Our Sages teach that since the Creation of the world, G-d was never as joyous as today, the first day of Nissan, when the Mishkan was erected in the wilderness after the sin of the Golden Calf.
The Divine Presence shines over the Children of Israel
Truly, one can feel a special simcha on this day. Last night, after saying Psalms at the Kotel with Rav Leon Levi, we sang and sang to greet the month of our Redemption, confident that just as we were redeemed from the bondage of Egypt in this month, we shall also be redeemed now from the last vestiges of the exiles of Europe and the USA.
Rosh Chodesh with Rav Leon
In the morning, after singing Hallel, and asking G-d in the Musaf prayer to return all of our scattered outcasts to the Land of Israel from Brooklyn and England and South Africa, we went into a neighborhood orchard to recite the blessing over the first budding of fruit trees, thanking G-d for providing for all of our needs.
Thanking G-d for His goodness
Russian immigrants boxing matzah
Then, it was time to make matzot with a group of Rabbis from Mercaz HaRav, accompanied with more singing and the heightening joy of the mitzvah and Pesach’s approach.
The cause of G-d’s original joy when He created the world was that He now had a place to bestow the goodness of His Divine Presence, the Shechinah, on His creations. But the sins of mankind, culminating in the sin of the Golden Calf, caused the Divine Presence to flee. With the establishment of the Mishkan (Tabernacle), G-d’s Presence returned once again, along with His original joy in being able to “dwell” amongst his Chosen Nation, the Children of Israel.
With the destruction of the Beit HaMikdash (the Holy Temple in Jerusalem), the Divine Presence once again went into a long and painful exile, and joy ceased from the world. “How can we sing the L-rd’s song in a foreign land,” the Psalmist bitterly exclaimed (Tehillim, 137:4). Ever since His People’s departure from His Land, G-d has been shedding anguished tears.
Certainly, in the last 2000 years, G-d’s happiest day was the foundation of the Jewish State in Israel, when the Shechinah returned to the world.
Happiest Day in 2000 Years
All other historic events are dwarfed in its light. In comparison with the incredible sanctification of Hashem that occurred in Tel Aviv with the dramatic declaration of Jewish statehood, all other historic milestones are like pages scattered in the wind, whether it be the discovery of America, Bastille Day, or the landing of man on the moon. On that day, joy returned to the word after nearly 2000 years as the Psalmist declares: “When the L-rd brought the exiles back to Zion, we were like those who dream. Our mouth was filled with laughter and our tongue with ringing song” (Tehillim, 126:1-2).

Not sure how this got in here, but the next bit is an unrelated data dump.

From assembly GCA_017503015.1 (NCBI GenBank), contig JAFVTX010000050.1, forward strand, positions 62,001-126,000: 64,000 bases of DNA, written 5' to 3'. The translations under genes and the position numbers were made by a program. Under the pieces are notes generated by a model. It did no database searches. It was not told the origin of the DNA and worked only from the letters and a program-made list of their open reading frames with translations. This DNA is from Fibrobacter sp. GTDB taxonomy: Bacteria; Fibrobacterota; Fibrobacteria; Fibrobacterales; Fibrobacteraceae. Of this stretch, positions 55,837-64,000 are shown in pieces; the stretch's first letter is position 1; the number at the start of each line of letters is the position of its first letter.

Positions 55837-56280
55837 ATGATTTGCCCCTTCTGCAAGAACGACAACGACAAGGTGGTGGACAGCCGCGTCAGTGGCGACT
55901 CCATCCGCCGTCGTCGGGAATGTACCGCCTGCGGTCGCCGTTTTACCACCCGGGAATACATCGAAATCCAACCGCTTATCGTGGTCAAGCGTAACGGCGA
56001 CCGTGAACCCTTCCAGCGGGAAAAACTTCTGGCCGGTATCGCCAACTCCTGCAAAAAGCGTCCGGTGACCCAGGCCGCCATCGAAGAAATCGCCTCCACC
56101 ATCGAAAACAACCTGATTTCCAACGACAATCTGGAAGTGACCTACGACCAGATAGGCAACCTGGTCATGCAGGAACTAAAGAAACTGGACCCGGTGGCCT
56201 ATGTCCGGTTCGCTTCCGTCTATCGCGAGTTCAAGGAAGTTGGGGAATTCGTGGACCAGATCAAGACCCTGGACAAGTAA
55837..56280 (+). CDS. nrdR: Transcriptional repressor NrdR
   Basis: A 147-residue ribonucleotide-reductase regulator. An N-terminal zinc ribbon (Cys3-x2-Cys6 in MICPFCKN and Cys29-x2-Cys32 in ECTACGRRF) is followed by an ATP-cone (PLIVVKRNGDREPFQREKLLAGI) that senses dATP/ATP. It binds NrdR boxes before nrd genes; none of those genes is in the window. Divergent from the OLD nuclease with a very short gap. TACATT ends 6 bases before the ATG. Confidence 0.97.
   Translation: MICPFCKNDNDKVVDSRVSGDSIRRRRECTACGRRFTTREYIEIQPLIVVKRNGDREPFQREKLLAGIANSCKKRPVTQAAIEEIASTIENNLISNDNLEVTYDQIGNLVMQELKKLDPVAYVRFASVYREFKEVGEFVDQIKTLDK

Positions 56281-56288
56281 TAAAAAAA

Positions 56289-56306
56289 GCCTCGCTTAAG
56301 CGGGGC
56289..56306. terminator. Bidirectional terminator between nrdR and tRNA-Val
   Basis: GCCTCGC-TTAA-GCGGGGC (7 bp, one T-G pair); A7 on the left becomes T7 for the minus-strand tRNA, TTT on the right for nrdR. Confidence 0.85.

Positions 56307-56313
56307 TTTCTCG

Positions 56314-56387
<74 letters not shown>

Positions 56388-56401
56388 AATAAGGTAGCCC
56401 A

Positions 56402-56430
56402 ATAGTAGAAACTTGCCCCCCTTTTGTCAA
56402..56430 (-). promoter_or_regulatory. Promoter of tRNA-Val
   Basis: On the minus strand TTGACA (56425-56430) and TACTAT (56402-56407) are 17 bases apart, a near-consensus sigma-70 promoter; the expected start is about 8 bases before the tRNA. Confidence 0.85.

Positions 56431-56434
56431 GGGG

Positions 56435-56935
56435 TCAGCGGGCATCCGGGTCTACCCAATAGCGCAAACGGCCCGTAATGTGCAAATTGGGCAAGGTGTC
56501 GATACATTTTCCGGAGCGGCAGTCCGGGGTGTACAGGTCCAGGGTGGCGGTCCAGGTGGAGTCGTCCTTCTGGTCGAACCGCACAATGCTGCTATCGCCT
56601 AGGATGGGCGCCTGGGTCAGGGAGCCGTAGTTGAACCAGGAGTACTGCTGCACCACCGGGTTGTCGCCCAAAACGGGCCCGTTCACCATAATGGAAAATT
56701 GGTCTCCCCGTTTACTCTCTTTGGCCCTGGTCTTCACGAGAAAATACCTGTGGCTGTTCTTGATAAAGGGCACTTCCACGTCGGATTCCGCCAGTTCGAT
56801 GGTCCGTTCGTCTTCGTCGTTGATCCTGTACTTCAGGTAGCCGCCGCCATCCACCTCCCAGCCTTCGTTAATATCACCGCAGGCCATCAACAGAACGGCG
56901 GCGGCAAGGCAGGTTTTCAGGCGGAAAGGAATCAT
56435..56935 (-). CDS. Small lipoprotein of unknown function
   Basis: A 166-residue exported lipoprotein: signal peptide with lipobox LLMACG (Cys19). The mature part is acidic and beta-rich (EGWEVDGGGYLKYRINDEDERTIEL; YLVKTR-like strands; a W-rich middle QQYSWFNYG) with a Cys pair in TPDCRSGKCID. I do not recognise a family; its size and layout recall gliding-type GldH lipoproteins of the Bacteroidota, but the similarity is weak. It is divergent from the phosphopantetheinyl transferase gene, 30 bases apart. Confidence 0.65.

Columbus and the beginning of assimilation
We have already written a few blogs back that the ingathering of the exiles is the greatest sanctification of G-d that there is, as the Psalmist verifies in the continuation of his Psalm: “Then it was said amongst the nations, ‘The L-rd has done great things for them.’”
As if sensing the inner spiritual connection between the month of Nissan and Israel Independence Day, Israeli flags began appearing this morning all over the city, on cars, terraces, store windows and rooftops. The joy of spring, of renewal and redemption, is in the air. My wife even grabbed me and spun me around in a small dance, as if suddenly possessed by the joyous spirit of the month.
Of course, we are still in the Redemption’s beginning. As more exiles return to our Land, the Divine Presence will shine ever brighter over our borders. As the Torah returns to its full glory, our joy will increase. For those of us who have been blessed to reach the Land, we have to strengthen the joy that we feel in being here. And for the unfortunate others who have not yet arrived, they must do everything they can to join in the Redemption. Their joy and the joy of the nation depend on it.